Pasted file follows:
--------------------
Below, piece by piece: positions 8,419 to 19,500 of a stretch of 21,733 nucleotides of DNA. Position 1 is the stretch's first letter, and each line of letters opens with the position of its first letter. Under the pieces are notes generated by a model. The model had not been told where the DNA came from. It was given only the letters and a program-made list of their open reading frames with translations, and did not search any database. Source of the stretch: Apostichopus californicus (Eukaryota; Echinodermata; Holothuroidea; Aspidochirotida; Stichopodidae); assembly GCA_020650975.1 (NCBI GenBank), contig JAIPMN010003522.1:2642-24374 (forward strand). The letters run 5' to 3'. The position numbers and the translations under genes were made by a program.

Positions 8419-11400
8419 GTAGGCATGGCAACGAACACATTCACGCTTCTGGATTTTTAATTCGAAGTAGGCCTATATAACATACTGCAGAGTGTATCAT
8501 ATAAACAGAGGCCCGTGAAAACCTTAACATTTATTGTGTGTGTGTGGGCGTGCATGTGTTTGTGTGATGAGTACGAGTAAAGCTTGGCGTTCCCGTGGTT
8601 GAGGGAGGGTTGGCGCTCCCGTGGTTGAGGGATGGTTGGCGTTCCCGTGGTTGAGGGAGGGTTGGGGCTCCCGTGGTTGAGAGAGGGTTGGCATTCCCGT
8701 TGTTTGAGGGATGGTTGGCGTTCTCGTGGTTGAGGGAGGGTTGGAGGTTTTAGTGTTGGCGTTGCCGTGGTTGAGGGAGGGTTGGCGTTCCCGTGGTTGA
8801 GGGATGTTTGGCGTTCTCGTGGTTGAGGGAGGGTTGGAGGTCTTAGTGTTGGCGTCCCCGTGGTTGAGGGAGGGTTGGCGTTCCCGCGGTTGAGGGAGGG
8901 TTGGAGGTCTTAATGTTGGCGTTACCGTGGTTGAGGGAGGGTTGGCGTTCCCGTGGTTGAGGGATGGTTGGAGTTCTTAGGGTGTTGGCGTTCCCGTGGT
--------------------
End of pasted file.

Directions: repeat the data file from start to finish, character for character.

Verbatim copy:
Below, piece by piece: positions 8,419 to 19,500 of a stretch of 21,733 nucleotides of DNA. Position 1 is the stretch's first letter, and each line of letters opens with the position of its first letter. Under the pieces are notes generated by a model. The model had not been told where the DNA came from. It was given only the letters and a program-made list of their open reading frames with translations, and did not search any database. Source of the stretch: Apostichopus californicus (Eukaryota; Echinodermata; Holothuroidea; Aspidochirotida; Stichopodidae); assembly GCA_020650975.1 (NCBI GenBank), contig JAIPMN010003522.1:2642-24374 (forward strand). The letters run 5' to 3'. The position numbers and the translations under genes were made by a program.

Positions 8419-11400
8419 GTAGGCATGGCAACGAACACATTCACGCTTCTGGATTTTTAATTCGAAGTAGGCCTATATAACATACTGCAGAGTGTATCAT
8501 ATAAACAGAGGCCCGTGAAAACCTTAACATTTATTGTGTGTGTGTGGGCGTGCATGTGTTTGTGTGATGAGTACGAGTAAAGCTTGGCGTTCCCGTGGTT
8601 GAGGGAGGGTTGGCGCTCCCGTGGTTGAGGGATGGTTGGCGTTCCCGTGGTTGAGGGAGGGTTGGGGCTCCCGTGGTTGAGAGAGGGTTGGCATTCCCGT
8701 TGTTTGAGGGATGGTTGGCGTTCTCGTGGTTGAGGGAGGGTTGGAGGTTTTAGTGTTGGCGTTGCCGTGGTTGAGGGAGGGTTGGCGTTCCCGTGGTTGA
8801 GGGATGTTTGGCGTTCTCGTGGTTGAGGGAGGGTTGGAGGTCTTAGTGTTGGCGTCCCCGTGGTTGAGGGAGGGTTGGCGTTCCCGCGGTTGAGGGAGGG
8901 TTGGAGGTCTTAATGTTGGCGTTACCGTGGTTGAGGGAGGGTTGGCGTTCCCGTGGTTGAGGGATGGTTGGAGTTCTTAGGGTGTTGGCGTTCCCGTGGT